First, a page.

New technology is helping scientists to calculate the amount of carbon stored in the world’s remaining tropical forests. This is vital to our understanding of how disturbing these forests might impact the climate, but also to ensure that efforts to protect forests are credited correctly. Continue reading How much carbon?
A recent study from scientists at Harvard University suggests that planting trees in temperate regions such as Europe and North America could have unanticipated affects on the world’s climate. Continue reading What would happen if we planted more trees in Europe or North America?
The Wildlife Trust of India, an NGO with which UBoC is co-ordinating a project, have reported on the successful relocation of a recently captured elephant. Continue reading Conflict elephant evades “death sentence”
A final vote in the Brazilian House of Representatives, over controversial changes to their forestry code, has been postponed until March 2012. In early December, the Senate agreed to approve the new code, but 70 amendments are still to be voted on before agreement is sought from President Dilma Rousseff.
It’s great to see one of our project sponsors, recycling group Straight plc, continuing to lead the way – this time by agreeing a collaborative partnership with one of the UK’s best known brands of garden products, Stewart. Continue reading Straight Goes from Strength to Strength
Access to sustainable sources of energy is a major challenge for poverty alleviation and forest conservation across the tropics. In Africa more than 650 million people live without access to electricity. Lack of electricity and a continued reliance on wood and charcoal for energy not only causes health problems and deprives people of opportunities for education but is an ongoing cause of deforestation. In many parts of Africa the collection of fuel wood for cooking and heating is the leading cause of forest loss and degradation. Providing sustainable energy to remote rural communities is the focus of a UBoC project in Tanzania run by the Tongwe Trust and Fauna and Flora International. With support from Premier Farnell the project has provided solar fridges for the storage of vaccines in local village dispensaries. The next exciting stage of this project will start in the New Year (more information available shortly). Meanwhile researchers at the University of Leeds have studied how projected changes to climate over the coming century will impact the amount of electricity generated by solar power.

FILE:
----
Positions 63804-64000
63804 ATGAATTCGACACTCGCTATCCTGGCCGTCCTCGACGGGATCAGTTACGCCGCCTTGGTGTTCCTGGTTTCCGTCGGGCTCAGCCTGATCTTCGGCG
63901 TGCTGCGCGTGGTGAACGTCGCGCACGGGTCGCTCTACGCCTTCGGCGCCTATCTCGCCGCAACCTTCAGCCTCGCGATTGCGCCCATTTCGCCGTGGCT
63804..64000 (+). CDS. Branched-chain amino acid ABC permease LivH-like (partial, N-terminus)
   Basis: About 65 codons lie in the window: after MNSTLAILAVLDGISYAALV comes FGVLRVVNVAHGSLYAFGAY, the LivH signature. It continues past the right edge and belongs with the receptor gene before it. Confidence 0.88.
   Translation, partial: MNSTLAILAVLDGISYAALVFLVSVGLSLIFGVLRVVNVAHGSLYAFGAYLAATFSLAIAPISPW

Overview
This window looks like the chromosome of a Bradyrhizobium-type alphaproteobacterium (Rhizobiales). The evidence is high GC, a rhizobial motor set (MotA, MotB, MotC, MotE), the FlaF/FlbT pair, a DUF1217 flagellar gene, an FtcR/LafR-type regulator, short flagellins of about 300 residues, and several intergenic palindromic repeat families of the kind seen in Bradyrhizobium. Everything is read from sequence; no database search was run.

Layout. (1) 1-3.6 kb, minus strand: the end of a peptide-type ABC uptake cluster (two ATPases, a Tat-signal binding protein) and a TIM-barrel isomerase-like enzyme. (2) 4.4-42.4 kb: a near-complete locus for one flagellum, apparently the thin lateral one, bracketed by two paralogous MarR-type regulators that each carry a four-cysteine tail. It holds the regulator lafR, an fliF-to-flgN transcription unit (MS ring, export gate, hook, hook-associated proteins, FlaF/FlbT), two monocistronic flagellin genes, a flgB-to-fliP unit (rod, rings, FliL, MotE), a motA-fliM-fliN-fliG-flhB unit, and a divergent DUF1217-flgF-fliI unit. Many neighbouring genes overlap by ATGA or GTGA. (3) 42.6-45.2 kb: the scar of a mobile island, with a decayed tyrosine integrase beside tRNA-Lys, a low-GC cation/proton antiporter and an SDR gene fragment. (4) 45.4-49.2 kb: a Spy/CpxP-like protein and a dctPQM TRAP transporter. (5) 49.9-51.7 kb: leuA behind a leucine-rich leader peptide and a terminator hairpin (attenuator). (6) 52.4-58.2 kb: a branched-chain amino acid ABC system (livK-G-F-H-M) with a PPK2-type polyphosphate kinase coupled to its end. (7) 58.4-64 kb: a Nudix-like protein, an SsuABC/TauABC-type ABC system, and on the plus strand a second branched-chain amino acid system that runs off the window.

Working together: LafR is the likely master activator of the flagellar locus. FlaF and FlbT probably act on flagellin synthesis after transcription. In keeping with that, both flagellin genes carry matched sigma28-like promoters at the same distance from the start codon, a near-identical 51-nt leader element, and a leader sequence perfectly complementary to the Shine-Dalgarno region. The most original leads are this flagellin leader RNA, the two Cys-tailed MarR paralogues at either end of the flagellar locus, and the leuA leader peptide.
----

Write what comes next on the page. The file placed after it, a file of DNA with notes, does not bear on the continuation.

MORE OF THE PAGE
I was delighted to learn this week that the Brazilian construction company planning to build one of the dams on Ashaninka land in the Peruvian Amazon has withdrawn from the project saying that it will ‘respect the opinion of local populations’ . The Bettys and Taylor/UBoC project with The Rainforest Foundation UK has played a key role in this decision through its work with Central Ashaninka del Rio Ene (CARE), helping to make the voice of indigenous communities heard. Continue reading Plans for Dam Withdrawn
See articles here where Philip Fearnside explains how Dams in the rainforest emit tonnes of methane from rotting plant matter
During the last decade, roughly 13 million hectares of forest were lost through deforestation each year; this is a reduction from the 16 million hectares deforested annually in the 1990s, but is still an alarmingly high amount. However, the net change in forested area for the same period was a loss of only 5.2 million hectares per year; reflecting the significant amount of natural forest recovery and deliberate afforestation that has occurred. Continue reading How good are China’s new forests for the climate?
Well done to one of our project sponsors, Premier Farnell who was recognized this week in the Yorkshire Post Excellence in Business Awards as the winner of the large company category. Continue reading UBoC Sponsor is Yorkshire Post Winner